Ken Foote’s Radio/TV Files: Is It Live Or Is It…

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TV technology has sure come a long way with digital-quality pictures and sound, and how shows run technically in a station’s or network’s master control area. But when TV started, it was in some ways very primitive.

TV was originally perceived as “radio with pictures” and many shows were live. There was no such thing as videotape or HD formatted discs at the time. It was either live, film, or kinescope, a film of a continuous TV picture. And color TV was still be developed and debated before the FCC.

The comedy team of George Burns and Gracie Allen did some shows on kinescope before moving to film. So did Jackie Gleason with “The Honeymooners.” Many of the stars in that day were not only talented creatively, but were also good businessmen and women… and many who had no more than a high school education at best! Dealing the network executives from the talent point of view was not easy.

In 1951, CBS was getting ready to take Lucille Ball’s network radio show, “My Favorite Husband,” and move it to television under the name of “I Love Lucy.” CBS didn’t want her real life husband, Desi Arnaz, as the husband in the show, saying Americans wouldn’t accept a Cuban being married to an American, but that proved wrong. Once Lucille told CBS that Desi was it, the network wanted the Arnazs to do the show live out of New York. Lucille would have nothing to with that. After some 11 years of marriage and seeing very little of Desi being an orchestra leader travelling all over the country, she was ready for some family stability. And Lucy wanted a family.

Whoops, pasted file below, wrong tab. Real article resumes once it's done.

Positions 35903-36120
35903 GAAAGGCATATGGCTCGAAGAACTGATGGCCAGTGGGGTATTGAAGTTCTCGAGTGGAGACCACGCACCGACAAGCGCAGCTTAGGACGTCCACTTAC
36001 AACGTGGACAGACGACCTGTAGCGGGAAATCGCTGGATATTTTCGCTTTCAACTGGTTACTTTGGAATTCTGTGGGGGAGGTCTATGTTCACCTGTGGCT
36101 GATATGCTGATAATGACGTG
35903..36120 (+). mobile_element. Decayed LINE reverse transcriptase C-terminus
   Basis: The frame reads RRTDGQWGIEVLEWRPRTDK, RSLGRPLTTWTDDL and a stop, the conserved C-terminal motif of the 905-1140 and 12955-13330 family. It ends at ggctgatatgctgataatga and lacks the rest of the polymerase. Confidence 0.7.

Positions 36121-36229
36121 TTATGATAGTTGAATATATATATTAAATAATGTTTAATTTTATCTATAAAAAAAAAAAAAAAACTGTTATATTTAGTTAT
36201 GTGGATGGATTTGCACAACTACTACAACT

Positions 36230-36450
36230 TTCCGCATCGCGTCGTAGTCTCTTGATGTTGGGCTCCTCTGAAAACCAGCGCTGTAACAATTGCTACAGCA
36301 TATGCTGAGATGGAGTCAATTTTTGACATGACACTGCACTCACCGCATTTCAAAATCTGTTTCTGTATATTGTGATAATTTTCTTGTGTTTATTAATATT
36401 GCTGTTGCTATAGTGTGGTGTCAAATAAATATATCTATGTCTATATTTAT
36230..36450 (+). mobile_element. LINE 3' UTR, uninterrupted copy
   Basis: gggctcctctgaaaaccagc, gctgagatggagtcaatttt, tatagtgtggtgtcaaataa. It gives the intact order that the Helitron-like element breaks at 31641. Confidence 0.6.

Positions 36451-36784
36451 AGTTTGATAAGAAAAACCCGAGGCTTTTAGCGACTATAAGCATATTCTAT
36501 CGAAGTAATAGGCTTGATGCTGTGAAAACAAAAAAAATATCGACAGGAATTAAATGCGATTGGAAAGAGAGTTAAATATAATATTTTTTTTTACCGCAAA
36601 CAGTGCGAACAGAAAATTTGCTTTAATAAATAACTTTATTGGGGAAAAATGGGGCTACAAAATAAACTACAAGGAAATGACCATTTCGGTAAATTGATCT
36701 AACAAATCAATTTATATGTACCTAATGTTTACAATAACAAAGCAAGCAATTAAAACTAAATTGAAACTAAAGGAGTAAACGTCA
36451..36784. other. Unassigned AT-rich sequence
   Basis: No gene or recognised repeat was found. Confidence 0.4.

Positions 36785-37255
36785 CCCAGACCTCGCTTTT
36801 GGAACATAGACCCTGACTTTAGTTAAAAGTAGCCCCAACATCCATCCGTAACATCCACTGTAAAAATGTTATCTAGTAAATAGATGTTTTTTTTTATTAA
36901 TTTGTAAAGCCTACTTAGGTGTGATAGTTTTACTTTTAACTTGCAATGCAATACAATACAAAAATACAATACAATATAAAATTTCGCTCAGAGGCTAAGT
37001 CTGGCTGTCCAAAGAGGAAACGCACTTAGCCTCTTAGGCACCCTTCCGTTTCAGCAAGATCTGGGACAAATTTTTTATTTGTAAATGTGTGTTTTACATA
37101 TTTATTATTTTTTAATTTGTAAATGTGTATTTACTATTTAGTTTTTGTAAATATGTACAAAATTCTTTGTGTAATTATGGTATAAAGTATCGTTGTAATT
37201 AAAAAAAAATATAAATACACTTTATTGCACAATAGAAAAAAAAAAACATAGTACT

Desi convinced CBS that the show will instead be filmed in Hollywood with three cameras before a live studio audience. The Arnazs had purchased the old RKO studio lots where they had been actors years ago. So on October 15, 1951, “I Love Lucy” premiered on the CBS Television Network on film, to be preserved for generations to come. 179 episodes of the show were produced, including one color episode with a Christmas theme. In addition, 13 one-hour episodes under the name of “The Lucy-Desi Comedy Hour” aired from 1957 to 1960. The show was major hit for CBS!

If it had not been for Desi’s brilliance as a businessman, these episodes might never have been seen after their initial airings. Arnaz is credited for creating “the rerun” and for standing up for residual payments to people connected with the show every time they aired. Lucille was also a brilliant businesswoman. At the time of her death in 1988, Ball was the single largest stockholder in Paramount Communications, the successor company of the one she sold Desilu Productions to, after having bought out Desi’s interest in the 1960s.

In 1965, KTVT Channel 11 acquired the syndication rights for “I Love Lucy” and propelled the station to new records in ratings and in revenue! I was only 11 years old, but I never missed “Lucy” on KTVT at 6 p.m.! By the time it premiered on KTVT, “I Love Lucy” was 14 years old… but the audience loved it!

We will do more blogs on “I Love Lucy” in the future. So many stories.

See you next time.

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